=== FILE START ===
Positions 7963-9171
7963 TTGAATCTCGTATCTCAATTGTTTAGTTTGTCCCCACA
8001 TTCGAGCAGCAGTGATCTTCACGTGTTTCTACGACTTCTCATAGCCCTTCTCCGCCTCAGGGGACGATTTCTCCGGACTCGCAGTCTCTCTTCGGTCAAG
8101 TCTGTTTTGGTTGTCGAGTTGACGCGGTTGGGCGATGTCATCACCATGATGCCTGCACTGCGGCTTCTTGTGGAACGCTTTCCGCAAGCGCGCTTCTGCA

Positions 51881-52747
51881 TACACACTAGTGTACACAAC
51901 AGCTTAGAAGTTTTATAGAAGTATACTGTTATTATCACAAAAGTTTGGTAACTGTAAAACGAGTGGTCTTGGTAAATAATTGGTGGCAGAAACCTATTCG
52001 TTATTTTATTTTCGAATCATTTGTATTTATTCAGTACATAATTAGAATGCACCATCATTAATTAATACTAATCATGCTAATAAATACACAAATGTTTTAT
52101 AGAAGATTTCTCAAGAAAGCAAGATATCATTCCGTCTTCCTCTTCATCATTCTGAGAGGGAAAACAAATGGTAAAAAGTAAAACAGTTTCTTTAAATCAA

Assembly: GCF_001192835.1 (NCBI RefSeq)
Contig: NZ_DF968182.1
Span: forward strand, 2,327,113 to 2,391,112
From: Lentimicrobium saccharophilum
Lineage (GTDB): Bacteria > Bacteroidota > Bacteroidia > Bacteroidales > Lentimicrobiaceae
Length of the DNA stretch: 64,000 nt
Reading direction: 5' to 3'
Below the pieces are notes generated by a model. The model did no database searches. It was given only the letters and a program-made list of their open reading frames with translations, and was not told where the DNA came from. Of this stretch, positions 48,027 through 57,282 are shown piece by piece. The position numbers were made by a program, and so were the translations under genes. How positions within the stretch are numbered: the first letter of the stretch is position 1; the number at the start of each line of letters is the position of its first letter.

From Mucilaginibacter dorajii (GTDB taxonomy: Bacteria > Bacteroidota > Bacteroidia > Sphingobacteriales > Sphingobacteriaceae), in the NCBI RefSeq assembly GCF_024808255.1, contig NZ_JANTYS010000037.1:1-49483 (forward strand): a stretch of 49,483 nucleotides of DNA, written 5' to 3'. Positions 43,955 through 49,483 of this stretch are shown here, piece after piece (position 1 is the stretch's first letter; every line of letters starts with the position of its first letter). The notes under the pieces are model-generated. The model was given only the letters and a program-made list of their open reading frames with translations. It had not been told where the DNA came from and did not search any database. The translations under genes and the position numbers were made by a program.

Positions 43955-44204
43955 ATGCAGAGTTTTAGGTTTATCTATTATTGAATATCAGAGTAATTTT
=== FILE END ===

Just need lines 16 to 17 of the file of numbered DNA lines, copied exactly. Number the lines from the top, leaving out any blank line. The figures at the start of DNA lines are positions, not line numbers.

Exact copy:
Reading direction: 5' to 3'
Below the pieces are notes generated by a model. The model did no database searches. It was given only the letters and a program-made list of their open reading frames with translations, and was not told where the DNA came from. Of this stretch, positions 48,027 through 57,282 are shown piece by piece. The position numbers were made by a program, and so were the translations under genes. How positions within the stretch are numbered: the first letter of the stretch is position 1; the number at the start of each line of letters is the position of its first letter.